Tuesday, August 23, 2011

Brief Reviews: Donato Mancini and Benjamin Friedlander

Donato Mancini’s AEthel is a focused, nuanced, and frequently minimalist book of concrete visual poems that gain power through Mancini’s use of repetition and engaging variation. The visual poems are split into two basic series. One consists of letters constructed from different typographical systems that have been combined, melted together, and stretched in ways that make the original letters usually (though not always) illegible. The other juxtaposes visual images of hands, similarly melted and blended, that at the same time are both clearly hands and yet not-so-clearly different from each other.

The titles of each piece, placed beneath or beside the images, are poems both in themselves and in their resonant, never precisely defined relation to the visual details floating above or alongside them. Each title (such as “Xxtreeme Author-Function,” or “I Think Therefore I Am Not Sure”) intriguingly and often satirically twists and combines phrases, some of which are recognizable in the history of literary and cultural theory, and others of which come from some of the oddities of ordinary daily language.

Both the visual poems and their titles reflect back on and alter each other, as well as the proceeding and following pieces, through these different interactive serial changes. While each piece, on its own, has a unique visual interest, where AEthel most excels is at showing the interconnectedness of language and visual systems and, by implication, the interconnectedness of human bodies that both deploy and are deployed by those systems.


If it isn’t already, it should be a truism that literature developed through procedures that take language from outside the author’s subjective vocabulary is no less free of the marks of an individual writer’s concerns and obsessions than other kind of literature, though it may distribute those marks in ways different than the poem fundamentally attempting to express a unique subjectivity.

Given that, I was eager to read Benjamin Friedlander’s Citizen Cain, a collection of flarf poetry by a writer who has neither been stuffily dismissive of flarf or whose work has been significantly defined by it. For awhile now, Friedlander has been one of the most inventive contemporary poet-scholar-critics, able to write game-playing critical work that is literature in its own right, while he has also written understated, subtle lyric poems that recall at times the poetry of Robert Creeley and at times a graceful, thought-provoking European lyric influenced by a broad array of poets and philosophers, including Emmanuel Levinas and many more.

Of the Friedlander whose work I have encountered over more than a few years, I was curious to know what echoes would still remain in the context of the crude reveling in the contradictions and incoherence of contemporary Internet speech for which flarf is either reviled or loved. And Citizen Cain didn’t disappoint: although its gleeful vulgarity is not much different from a lot of flarf, there’s a greater range of historical reference, both cultural and literary. Ezra Pound, T.S. Eliot, and long historical mistreatment of Jewish people and culture are just as likely to appear in Citizen Cain as “Hugs, Fudge, and 41 Cellphones,” the title of one of the poems here.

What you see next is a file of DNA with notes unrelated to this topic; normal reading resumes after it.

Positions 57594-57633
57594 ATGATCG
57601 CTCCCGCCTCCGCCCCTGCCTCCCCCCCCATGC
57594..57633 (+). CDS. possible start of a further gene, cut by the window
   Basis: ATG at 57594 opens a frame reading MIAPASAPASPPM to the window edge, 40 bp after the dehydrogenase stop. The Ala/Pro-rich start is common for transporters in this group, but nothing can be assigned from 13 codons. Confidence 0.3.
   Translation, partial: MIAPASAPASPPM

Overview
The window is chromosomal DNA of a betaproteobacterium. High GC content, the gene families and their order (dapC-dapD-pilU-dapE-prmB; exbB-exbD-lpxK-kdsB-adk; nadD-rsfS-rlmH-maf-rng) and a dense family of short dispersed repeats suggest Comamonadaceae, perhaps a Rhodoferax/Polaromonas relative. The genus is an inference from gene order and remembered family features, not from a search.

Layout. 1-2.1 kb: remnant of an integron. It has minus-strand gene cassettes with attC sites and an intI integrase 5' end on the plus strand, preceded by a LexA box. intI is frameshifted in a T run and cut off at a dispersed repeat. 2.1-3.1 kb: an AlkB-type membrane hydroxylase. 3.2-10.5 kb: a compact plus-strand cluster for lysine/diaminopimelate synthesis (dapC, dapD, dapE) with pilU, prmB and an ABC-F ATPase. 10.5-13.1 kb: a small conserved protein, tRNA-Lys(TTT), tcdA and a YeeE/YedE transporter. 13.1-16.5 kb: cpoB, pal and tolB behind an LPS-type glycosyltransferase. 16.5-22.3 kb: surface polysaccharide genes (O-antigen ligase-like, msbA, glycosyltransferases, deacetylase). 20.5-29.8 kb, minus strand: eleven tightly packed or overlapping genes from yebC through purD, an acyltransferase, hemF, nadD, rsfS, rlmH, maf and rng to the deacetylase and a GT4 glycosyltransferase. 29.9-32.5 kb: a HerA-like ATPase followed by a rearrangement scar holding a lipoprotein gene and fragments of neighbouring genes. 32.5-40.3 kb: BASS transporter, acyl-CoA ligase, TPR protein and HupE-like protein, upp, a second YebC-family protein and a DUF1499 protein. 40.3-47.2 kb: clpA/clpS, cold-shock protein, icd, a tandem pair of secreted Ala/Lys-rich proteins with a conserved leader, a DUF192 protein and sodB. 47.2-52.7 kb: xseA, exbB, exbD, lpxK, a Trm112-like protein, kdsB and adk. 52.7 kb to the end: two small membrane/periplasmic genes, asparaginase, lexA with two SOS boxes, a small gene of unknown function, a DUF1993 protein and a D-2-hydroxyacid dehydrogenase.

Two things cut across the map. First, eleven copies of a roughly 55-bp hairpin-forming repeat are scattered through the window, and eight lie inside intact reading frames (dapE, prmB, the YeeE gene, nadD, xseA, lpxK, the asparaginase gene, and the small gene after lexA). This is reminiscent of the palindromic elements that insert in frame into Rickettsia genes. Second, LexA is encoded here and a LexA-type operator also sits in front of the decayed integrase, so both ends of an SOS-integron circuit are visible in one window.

Of course, flarf has always been at least partly an investigation, purposely irreverent, haphazard and slapstick, of contemporary cultural conditions, but Friedlander writes flarf that has a larger and more explicit sense of history than most other flarf attempts, although it resembles some of the historical sense of one of the first and still most crucial works of flarf, K. Silem Mohammad’s Deer Head Nation. The opening to the poem “The Chinese Written Character as a Medium for Poetry,” among many pieces, makes this larger historical context clear:

The Chinese cantos are about a girl
who lived in the Song dynasty
about a thousand years ago.

The girl was not only poor but crippled. Happily,
there was a Shriners Hospital
in Louisiana

with free orthopedic care.

People who hate flarf on sight will not give a pass to Citizen Cain. Friedlander fully indulges himself in the pigfuck grossout bathroom humor fests that give fans of flarf giggles and enemies conniptions, which the book’s very first poem, “Biological or Social Female Parent of a Child or Offspring and Its Poetry,” hardly allows readers to avoid:

Kangaroo poo eaten by a kitten
made you into a “back-up” turkey,

in case my bird flopped. Mom,
you are simply red-

faced professor made up scary story
about moms and their poo

which, in consequence of Section 3
of this agreement, the turkey baster

can eliminate Eve’s curse with a flush—
and now there’s nothing new to eat!

Whether one finds Citizen Cain tough to read through, or not, depends on one’s ability to enjoy lines of this sort. For the most part, the book doesn’t add much that’s new to the most recognizable aspects of the flarf tone.

Flarf though it is, Citizen Cain is also unquestionably Benjamin Friedlander’s flarf. The book consistently and fascinatingly combines flarfy obsession over the detritus of contemporary culture with a larger contextual exploration of European and global history. Although it’s no doubt consciously ludicrous, Citizen Cain thus takes its place in the history of a writer who has matched tremendous critical and philosophical sophistication with constant undercutting of any too settled way of approaching literature or the world.

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